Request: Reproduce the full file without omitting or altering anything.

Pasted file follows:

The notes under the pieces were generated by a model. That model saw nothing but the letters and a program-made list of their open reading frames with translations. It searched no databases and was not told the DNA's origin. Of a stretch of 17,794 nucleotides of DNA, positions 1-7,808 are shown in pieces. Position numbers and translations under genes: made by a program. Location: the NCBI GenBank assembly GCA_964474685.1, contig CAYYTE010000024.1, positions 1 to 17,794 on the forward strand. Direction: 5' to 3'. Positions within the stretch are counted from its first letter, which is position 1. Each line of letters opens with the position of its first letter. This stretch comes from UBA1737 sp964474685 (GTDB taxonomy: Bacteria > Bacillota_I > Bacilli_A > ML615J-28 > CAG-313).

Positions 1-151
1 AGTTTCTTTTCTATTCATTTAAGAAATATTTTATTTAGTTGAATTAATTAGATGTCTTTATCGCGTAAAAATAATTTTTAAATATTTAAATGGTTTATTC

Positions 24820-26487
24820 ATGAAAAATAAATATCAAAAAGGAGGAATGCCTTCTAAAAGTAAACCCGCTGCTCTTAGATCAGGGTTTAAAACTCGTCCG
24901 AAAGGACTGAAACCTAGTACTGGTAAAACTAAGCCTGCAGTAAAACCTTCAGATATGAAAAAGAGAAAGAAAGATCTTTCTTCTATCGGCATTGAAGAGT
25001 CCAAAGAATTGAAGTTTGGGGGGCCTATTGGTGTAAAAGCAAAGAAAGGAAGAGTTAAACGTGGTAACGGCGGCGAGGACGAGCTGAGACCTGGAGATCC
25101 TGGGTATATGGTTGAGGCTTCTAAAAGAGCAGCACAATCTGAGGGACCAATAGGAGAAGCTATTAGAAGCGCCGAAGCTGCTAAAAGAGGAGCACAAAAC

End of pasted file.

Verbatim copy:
The notes under the pieces were generated by a model. That model saw nothing but the letters and a program-made list of their open reading frames with translations. It searched no databases and was not told the DNA's origin. Of a stretch of 17,794 nucleotides of DNA, positions 1-7,808 are shown in pieces. Position numbers and translations under genes: made by a program. Location: the NCBI GenBank assembly GCA_964474685.1, contig CAYYTE010000024.1, positions 1 to 17,794 on the forward strand. Direction: 5' to 3'. Positions within the stretch are counted from its first letter, which is position 1. Each line of letters opens with the position of its first letter. This stretch comes from UBA1737 sp964474685 (GTDB taxonomy: Bacteria > Bacillota_I > Bacilli_A > ML615J-28 > CAG-313).

Positions 1-151
1 AGTTTCTTTTCTATTCATTTAAGAAATATTTTATTTAGTTGAATTAATTAGATGTCTTTATCGCGTAAAAATAATTTTTAAATATTTAAATGGTTTATTC

Positions 24820-26487
24820 ATGAAAAATAAATATCAAAAAGGAGGAATGCCTTCTAAAAGTAAACCCGCTGCTCTTAGATCAGGGTTTAAAACTCGTCCG
24901 AAAGGACTGAAACCTAGTACTGGTAAAACTAAGCCTGCAGTAAAACCTTCAGATATGAAAAAGAGAAAGAAAGATCTTTCTTCTATCGGCATTGAAGAGT
25001 CCAAAGAATTGAAGTTTGGGGGGCCTATTGGTGTAAAAGCAAAGAAAGGAAGAGTTAAACGTGGTAACGGCGGCGAGGACGAGCTGAGACCTGGAGATCC
25101 TGGGTATATGGTTGAGGCTTCTAAAAGAGCAGCACAATCTGAGGGACCAATAGGAGAAGCTATTAGAAGCGCCGAAGCTGCTAAAAGAGGAGCACAAAAC